T-Mobile US had its first big network meltdown since leapfrogging AT&T to become the No. 2 wireless carrier in the U.S., and the company’s response has been uncharacteristically quiet.
As many as 68 million of T-Mobile’s wireless customers had their service disrupted for several hours Monday as the company tried to identify the problem and restore service.
The Bellevue-based company said the outage was caused by “router” issues. T-Mobile’s parent company, Deutsche Telekom AG, said Tuesday that it was related to 5G network upgrades. But the carrier is still sorting through the chain of events that caused the breakdown and has yet to provide an update. In the meantime, the Federal Communications Commission has vowed to investigate the matter.
It’s the first big test for the new company, which absorbed Sprint in April after a two-year battle for regulatory clearance. And it puts the company’s new chief executive officer, Mike Sievert, in the spotlight — though, for now, he has yet to comment on the causes of the problem. (He has retweeted remarks from his technology chief and told customers on Monday that he appreciated their patience while the company worked on the issue.)
“The T-Mobile network outage is unacceptable,” FCC Chairman Ajit Pai tweeted Monday evening when he announced the agency would launch an investigation. “We’re demanding answers — and so are American consumers.”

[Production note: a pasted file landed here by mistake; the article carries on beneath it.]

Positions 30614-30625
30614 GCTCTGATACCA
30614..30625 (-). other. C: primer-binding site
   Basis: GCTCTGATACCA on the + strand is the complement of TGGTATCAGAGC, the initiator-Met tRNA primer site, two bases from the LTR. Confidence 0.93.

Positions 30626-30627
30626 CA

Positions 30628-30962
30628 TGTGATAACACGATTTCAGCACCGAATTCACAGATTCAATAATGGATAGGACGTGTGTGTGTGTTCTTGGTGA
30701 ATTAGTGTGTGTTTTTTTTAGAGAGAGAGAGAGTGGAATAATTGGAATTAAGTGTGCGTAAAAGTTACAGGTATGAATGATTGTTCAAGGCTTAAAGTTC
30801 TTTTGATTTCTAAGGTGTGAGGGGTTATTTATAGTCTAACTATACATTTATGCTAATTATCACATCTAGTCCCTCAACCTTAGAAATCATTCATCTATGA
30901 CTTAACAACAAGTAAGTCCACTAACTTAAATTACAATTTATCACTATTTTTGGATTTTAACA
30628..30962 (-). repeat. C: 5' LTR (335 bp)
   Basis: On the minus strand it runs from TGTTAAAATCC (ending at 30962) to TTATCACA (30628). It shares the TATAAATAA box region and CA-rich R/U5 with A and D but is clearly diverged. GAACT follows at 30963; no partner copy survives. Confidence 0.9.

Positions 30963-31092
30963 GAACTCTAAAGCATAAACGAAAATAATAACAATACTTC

At 1:03 a.m. EDT, T-Mobile’s technology head Neville Ray tweeted to say service was fixed.
The timing is especially awkward for T-Mobile, since it just spent two years assuring regulators that joining forces would Sprint would bring a robust network. But it’s not uncommon for the FCC to probe outages. Regulators look for ways to prevent future problems and hand out fines for some mishaps.
After a CenturyLink fiber-network outage in December 2018 caused more than 12 million blocked or degraded phone calls and at least 886 dropped calls to 911, the FCC issued a report and didn’t fine the company.
As many as 22 million customers in 39 states were affected by the outage, which lasted almost 37 hours and was caused by a malfunctioning switching module, according to the Aug. 19 report. Pai said the FCC planned to reach out to telecom providers to promote best network practices.
The FCC in 2018 settled an investigation into widespread outages of emergency 911 calling for AT&T’s wireless customers, saying the company agreed to a $5.25 million fine and changes in its system to reduce the likelihood of outages.
CenturyLink agreed to pay a $400 million civil penalty and enter into a compliance plan after a 911-calling outage in August 2018, when a technician made an error during the course of a routine configuration change.
Anne Veigle, an FCC spokeswoman, said the agency had no comment beyond Pai’s Monday evening tweet.
T-Mobile is known for its brash marketing, and Sievert has been a big part of that. As chief marketing officer and later head of operations, he orchestrated the “uncarrier” campaign, which featured no contracts, unlimited data plans and free taco Tuesdays. The promotions helped attract millions of new subscribers.
But now the company has what it wanted — the scale that came with the $26.5 billion Sprint deal — and the pressure is higher to show it can be more than an upstart.